Venue -- Government Officers and Agencies as Defendants
Suits against government officers acting in their official
capacities or under color of office or legal authority, and against
government agencies or the United States, may be brought, pursuant
U.S.C. § 1391(e), in any judicial district in which: |
A. A defendant in the action resides;
B. The cause of action arose;
C. Any real property involved in the action is situated; or
D. Where the plaintiff resides if no real property is involved.
Section 1391(e) of Title 28 is a venue statute and confers no
jurisdiction upon the court. See Andrus v. Charlestone Stone
Co., Inc., 436 U.S. 604, 608 n.6 (1978). A suit for money damages
paid by an individual who is or was a federal employee "is not
encompassed by the venue provisions of § 1391(e)." Stafford v.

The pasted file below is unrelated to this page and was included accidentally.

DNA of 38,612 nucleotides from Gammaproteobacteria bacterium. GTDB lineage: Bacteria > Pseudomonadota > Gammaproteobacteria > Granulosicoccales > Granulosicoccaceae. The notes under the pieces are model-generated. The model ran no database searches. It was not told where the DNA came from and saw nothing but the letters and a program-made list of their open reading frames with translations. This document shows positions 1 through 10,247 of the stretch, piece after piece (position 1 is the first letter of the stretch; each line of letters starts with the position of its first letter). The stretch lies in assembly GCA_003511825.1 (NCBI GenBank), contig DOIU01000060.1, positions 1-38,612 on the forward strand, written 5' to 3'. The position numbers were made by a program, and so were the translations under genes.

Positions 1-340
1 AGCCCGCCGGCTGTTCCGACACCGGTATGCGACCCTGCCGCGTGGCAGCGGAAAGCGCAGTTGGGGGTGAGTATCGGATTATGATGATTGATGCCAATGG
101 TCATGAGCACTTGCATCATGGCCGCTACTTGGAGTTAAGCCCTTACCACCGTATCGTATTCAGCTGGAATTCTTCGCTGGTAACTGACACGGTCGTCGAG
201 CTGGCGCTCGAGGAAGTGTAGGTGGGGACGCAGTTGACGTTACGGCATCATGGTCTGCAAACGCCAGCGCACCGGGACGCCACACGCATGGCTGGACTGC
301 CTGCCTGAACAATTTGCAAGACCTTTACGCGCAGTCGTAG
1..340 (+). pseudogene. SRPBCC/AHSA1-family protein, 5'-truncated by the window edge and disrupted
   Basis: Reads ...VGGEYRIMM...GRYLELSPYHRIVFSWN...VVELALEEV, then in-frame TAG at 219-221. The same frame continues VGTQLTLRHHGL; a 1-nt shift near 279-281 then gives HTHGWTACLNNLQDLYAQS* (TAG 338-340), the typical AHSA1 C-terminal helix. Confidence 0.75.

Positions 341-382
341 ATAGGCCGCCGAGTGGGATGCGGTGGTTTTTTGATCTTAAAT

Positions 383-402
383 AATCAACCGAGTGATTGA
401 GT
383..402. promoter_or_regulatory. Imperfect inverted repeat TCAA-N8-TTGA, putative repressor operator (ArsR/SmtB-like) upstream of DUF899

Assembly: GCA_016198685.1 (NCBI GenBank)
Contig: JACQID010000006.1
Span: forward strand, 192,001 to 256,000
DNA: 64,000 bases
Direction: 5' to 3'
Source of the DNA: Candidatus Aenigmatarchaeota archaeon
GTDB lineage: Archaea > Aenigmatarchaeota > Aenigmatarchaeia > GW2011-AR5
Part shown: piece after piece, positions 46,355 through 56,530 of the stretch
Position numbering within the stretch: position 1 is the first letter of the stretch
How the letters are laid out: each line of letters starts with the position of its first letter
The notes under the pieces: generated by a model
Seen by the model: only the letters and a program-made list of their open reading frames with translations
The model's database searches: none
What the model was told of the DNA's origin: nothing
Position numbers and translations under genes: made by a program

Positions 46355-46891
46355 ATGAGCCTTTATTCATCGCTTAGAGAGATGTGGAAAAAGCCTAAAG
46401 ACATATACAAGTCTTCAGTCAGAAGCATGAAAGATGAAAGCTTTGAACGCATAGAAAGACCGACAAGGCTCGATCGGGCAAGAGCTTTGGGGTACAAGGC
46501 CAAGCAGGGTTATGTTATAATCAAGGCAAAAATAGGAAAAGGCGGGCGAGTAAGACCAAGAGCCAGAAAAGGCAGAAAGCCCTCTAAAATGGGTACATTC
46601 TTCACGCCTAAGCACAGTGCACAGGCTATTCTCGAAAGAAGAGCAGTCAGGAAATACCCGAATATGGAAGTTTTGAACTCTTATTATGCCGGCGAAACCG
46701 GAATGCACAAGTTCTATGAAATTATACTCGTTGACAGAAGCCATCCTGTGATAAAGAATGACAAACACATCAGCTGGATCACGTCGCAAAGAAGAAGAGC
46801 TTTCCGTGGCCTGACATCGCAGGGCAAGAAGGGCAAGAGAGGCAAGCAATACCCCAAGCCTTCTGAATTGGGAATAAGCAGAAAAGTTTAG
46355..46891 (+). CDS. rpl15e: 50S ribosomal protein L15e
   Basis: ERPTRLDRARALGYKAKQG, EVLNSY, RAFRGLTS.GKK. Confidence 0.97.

Briggs, 444 U.S. 527, 542 (1980); see also Micklus v. Carlson, 632
227, 240-41 (3d Cir. 1980). This section may not be used to obtain
over a former employee, where the federal employment had terminated
of the date suit was filed or the individual was joined as a
See Sutain v. Shapiro and Lieberman, 678 F.2d 115, 117 (9th Cir.
For purposes of 28 U.S.C. § 1391(e)(1), the residence of
officers is that place where the officers perform their official
See Reuben H. Donnelley Corp. v. F.T.C., 580 F.2d 264, 266 n.3 (7th
1978). The presence of an agency regional office within a judicial
district does not make the agency a resident of the district for
purposes. Id. at 267. Only one of the plaintiffs need reside in the
district for venue to be proper under 28 U.S.C. § 1391(e)(3).
Corp. v. F.T.C., 588 F.2d 895, 899 (3d Cir. 1978).
However, 28 U.S.C. § 1391(e) was only intended to apply to
Executive Branch employees, and not to Members of Congress or their
employees. Liberation News Service v. Eastland, 426 F.2d 1379 (2d
1970). 28 U.S.C. § 1391(e) does not apply to suits filed in the
Canal Zone. See Drummond v. Bunker, 560 F.2d 625, 626 (5th Cir.
[cited in USAM 4-2.200]